While this may come from a place of parents wanting to protect their children, the damage is far greater than the parents could imagine. After all, the path to hell is paved with good intentions.

Snowplow parents will often not only remove obstacles for their children but also cover for their children when they suspect the child has done something wrong.

How does snowplow parenting begin?

When children are young, parents are responsible for making sure they are out of harm’s way and taken care of; however, not all parents know when to loosen the reins.

This behavior could be innocent, such as a parent calling the school saying their child is sick when in fact they just overslept, but it has the potential to escalate into much more serious situations — like washing the blood off your child’s jeans and not asking questions about how it got there.

RELATED: Cristhian Bahena Rivera Convicted Of Mollie Tibbetts' Murder Despite These Theories His Defense Tried To Use

Subscribe to our newsletter.

Join now for YourTango's trending articles, top expert advice and personal horoscopes delivered straight to your inbox each morning.

Why is snowplow parenting more prevalent in this day and age?

Snowplow parenting is a product of fear and anxiety in parents about their children’s well-being.

Whether it’s terrifying headlines in the news or even seeing another child’s accomplishments on Facebook, parents feel the need to protect their children and help them excel.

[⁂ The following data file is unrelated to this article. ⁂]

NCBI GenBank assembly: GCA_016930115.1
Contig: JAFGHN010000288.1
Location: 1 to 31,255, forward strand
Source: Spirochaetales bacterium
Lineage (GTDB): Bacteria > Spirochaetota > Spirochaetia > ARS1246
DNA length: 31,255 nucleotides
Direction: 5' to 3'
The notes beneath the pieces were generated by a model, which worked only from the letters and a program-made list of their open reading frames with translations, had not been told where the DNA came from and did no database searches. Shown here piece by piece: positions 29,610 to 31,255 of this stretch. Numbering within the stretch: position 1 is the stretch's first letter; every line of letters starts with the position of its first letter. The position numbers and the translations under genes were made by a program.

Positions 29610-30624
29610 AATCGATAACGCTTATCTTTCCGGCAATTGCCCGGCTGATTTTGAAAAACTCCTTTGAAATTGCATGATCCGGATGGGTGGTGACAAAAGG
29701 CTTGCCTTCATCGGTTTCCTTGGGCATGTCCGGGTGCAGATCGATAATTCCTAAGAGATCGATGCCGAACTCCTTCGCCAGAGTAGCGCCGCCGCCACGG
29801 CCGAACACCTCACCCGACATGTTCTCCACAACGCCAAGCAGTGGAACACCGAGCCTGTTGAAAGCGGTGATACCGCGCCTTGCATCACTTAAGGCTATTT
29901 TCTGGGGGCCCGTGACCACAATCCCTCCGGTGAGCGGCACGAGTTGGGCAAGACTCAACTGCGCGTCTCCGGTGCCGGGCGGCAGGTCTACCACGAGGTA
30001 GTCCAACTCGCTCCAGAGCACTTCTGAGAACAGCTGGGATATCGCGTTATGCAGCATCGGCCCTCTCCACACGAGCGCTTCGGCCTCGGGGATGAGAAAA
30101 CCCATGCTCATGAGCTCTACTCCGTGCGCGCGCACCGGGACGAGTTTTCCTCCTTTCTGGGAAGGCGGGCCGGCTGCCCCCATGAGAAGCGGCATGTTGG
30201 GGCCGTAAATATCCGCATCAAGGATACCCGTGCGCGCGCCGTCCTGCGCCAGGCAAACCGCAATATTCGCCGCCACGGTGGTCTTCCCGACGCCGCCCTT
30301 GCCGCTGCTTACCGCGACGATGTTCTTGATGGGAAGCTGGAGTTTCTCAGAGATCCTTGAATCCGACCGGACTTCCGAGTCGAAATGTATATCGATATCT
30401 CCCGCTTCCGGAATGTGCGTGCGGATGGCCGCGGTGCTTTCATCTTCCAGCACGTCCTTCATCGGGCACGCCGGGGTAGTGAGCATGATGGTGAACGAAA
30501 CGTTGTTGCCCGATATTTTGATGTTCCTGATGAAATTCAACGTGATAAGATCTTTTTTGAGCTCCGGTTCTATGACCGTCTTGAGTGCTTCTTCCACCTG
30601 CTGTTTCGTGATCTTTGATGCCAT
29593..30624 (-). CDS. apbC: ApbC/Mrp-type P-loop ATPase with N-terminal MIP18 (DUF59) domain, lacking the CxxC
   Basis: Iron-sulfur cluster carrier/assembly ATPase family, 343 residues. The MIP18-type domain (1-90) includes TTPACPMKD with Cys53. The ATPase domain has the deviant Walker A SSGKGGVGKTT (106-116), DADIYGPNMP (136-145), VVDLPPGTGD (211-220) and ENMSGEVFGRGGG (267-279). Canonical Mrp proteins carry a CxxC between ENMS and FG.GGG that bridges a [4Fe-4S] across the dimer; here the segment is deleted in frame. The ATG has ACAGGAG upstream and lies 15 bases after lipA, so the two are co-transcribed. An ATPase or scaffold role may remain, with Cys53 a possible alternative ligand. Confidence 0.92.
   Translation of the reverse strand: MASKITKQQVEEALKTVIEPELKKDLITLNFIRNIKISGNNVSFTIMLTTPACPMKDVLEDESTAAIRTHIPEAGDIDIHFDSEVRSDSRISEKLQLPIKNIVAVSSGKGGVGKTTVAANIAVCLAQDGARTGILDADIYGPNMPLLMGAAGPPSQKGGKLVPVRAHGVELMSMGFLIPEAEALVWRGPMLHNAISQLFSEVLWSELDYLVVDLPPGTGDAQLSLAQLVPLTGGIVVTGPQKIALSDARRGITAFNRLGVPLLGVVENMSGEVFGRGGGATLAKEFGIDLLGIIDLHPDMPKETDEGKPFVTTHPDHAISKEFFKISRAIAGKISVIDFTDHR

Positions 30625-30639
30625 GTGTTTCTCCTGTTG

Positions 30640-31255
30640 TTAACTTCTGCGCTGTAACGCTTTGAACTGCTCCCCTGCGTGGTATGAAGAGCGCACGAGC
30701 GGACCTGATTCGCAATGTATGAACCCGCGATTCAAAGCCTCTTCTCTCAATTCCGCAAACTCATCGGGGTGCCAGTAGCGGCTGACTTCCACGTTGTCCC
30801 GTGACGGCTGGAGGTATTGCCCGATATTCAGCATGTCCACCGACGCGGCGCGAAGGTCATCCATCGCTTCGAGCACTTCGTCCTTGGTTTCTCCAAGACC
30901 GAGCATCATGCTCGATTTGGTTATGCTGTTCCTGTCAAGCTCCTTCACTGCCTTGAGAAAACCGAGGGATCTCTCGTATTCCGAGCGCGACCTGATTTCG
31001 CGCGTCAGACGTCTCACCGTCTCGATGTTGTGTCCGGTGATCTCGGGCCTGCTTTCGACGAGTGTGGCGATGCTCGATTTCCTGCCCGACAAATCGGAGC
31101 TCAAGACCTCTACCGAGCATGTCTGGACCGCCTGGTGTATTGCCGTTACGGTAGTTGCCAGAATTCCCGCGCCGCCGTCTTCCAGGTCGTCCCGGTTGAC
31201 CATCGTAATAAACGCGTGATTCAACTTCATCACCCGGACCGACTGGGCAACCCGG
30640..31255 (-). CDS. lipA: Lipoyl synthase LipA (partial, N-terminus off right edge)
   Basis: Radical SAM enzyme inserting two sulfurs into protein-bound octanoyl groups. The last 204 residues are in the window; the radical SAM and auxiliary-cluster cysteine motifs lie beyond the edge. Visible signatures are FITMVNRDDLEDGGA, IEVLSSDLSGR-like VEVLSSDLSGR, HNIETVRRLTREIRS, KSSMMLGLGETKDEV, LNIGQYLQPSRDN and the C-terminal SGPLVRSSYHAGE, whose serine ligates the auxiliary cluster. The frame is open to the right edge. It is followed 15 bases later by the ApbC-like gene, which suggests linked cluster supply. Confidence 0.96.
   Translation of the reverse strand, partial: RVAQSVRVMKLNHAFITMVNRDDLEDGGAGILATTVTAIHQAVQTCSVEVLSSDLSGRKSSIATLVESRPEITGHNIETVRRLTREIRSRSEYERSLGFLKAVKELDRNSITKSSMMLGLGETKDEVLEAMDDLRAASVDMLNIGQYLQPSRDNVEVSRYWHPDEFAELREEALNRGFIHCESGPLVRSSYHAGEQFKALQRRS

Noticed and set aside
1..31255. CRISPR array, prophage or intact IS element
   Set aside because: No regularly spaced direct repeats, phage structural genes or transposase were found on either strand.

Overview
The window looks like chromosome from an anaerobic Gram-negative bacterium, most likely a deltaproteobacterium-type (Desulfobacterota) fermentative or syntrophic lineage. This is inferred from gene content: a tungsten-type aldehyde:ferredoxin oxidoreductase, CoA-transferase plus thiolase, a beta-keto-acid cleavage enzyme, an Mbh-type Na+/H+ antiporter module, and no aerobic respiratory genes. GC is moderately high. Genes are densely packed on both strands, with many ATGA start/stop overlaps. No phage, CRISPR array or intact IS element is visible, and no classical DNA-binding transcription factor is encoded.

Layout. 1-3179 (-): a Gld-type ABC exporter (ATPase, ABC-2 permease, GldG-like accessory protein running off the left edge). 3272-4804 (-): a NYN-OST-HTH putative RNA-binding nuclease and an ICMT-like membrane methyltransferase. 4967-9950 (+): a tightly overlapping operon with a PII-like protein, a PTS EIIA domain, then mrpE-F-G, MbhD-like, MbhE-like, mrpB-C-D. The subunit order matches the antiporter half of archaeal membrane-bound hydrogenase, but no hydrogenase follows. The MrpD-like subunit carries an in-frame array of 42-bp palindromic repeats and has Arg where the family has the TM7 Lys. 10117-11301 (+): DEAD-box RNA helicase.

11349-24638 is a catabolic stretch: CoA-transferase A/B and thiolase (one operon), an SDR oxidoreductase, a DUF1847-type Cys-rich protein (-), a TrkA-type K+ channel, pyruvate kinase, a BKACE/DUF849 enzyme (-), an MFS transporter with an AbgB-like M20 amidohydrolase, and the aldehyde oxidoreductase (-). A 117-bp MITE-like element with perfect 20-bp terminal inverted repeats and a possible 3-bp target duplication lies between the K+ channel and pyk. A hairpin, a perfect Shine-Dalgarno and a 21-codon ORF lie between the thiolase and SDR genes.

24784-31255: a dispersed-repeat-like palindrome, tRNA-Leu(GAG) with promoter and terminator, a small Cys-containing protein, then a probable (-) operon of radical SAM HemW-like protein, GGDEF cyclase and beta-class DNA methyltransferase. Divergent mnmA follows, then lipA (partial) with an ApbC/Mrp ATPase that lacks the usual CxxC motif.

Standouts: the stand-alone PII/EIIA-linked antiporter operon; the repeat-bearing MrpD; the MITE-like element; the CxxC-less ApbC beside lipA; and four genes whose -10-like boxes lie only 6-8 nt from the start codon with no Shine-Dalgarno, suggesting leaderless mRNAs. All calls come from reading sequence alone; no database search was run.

Technology has also made it easier than ever for parents to send a quick email to a child’s teacher complaining about a bad grade — or do a Google search of how to get blood out of a pair of jeans.

Unfortunately, having access to as much information as we do does nothing to soothe the parent’s concerns for their child.

How does it affect children in the long run?

Because snowplow parenting aims to protect children from distress and discomfort, it may seem beneficial in the short term. After all, who wants their child to endure stressful life events? However, in the long run, it might be detrimental to the child’s development and life skills.

"'Snow Plowing' is a new term, but it’s still a form of helicopter parenting from my point of view. Whether a parent hovers or plows through, the end result is the same,” says Dr. Elizabeth Henry, a board-certified pediatrician and parenting coach.

"This parenting style undermines a teen’s ability to make appropriate choices and bounce back from failure," she emphasizes. "If kids don’t understand and experience the consequences of their actions, they won’t learn how to effectively manage challenges and overcome obstacles. Over-managing and being overly involved is detrimental to a child’s social and emotional development."

Children of snowplow parents may have poor problem-solving skills, a lack of self-efficacy, increased anxiety and poor coping mechanisms.

Once children grow up and leave the protection of their parents, they won’t be ready to face the problems their parents always took care of for them.

RELATED: Police Say Madeleine McCann's Disappearance Could Be Solved In Months

Livvie Brault is a writer who covers entertainment and news, self-help, and relationships.